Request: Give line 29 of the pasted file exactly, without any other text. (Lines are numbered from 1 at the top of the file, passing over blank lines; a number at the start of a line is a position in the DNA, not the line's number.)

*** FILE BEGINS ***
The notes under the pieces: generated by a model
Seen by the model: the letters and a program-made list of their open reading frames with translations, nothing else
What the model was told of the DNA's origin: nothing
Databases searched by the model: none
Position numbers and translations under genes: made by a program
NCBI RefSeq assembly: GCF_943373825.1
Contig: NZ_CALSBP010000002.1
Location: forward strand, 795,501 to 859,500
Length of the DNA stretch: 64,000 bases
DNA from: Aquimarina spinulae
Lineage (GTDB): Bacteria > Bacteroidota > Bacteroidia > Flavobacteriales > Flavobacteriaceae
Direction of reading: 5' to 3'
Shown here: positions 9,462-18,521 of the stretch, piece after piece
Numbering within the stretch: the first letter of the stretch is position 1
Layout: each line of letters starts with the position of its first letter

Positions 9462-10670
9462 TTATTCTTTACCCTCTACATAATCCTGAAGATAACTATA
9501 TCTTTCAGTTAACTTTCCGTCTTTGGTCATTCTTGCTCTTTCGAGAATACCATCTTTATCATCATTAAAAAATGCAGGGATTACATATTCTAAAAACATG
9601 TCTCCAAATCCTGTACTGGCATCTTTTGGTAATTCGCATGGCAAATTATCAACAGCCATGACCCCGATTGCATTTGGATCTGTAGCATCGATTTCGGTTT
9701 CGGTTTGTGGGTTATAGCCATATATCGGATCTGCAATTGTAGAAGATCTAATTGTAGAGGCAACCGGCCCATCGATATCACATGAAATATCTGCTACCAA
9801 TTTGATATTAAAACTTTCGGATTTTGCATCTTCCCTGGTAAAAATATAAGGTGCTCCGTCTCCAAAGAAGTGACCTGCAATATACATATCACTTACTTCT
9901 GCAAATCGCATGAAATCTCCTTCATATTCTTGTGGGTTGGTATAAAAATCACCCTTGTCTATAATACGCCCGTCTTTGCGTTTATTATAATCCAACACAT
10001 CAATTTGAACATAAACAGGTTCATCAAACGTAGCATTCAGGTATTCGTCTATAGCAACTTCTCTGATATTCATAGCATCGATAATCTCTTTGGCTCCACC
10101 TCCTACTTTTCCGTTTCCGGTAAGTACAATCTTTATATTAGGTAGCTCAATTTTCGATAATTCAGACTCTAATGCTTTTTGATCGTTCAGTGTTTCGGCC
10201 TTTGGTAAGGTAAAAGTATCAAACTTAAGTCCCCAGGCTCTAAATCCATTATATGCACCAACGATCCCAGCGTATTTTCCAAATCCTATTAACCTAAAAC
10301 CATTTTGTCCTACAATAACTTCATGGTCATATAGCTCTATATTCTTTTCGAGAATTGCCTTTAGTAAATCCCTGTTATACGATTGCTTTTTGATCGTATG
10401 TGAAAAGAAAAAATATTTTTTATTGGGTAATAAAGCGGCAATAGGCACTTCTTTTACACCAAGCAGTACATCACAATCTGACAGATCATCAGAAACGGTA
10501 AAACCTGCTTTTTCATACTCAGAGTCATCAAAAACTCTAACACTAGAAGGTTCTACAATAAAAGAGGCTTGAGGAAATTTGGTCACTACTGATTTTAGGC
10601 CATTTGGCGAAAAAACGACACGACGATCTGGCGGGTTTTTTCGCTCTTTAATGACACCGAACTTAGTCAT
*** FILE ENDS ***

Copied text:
10601 CATTTGGCGAAAAAACGACACGACGATCTGGCGGGTTTTTTCGCTCTTTAATGACACCGAACTTAGTCAT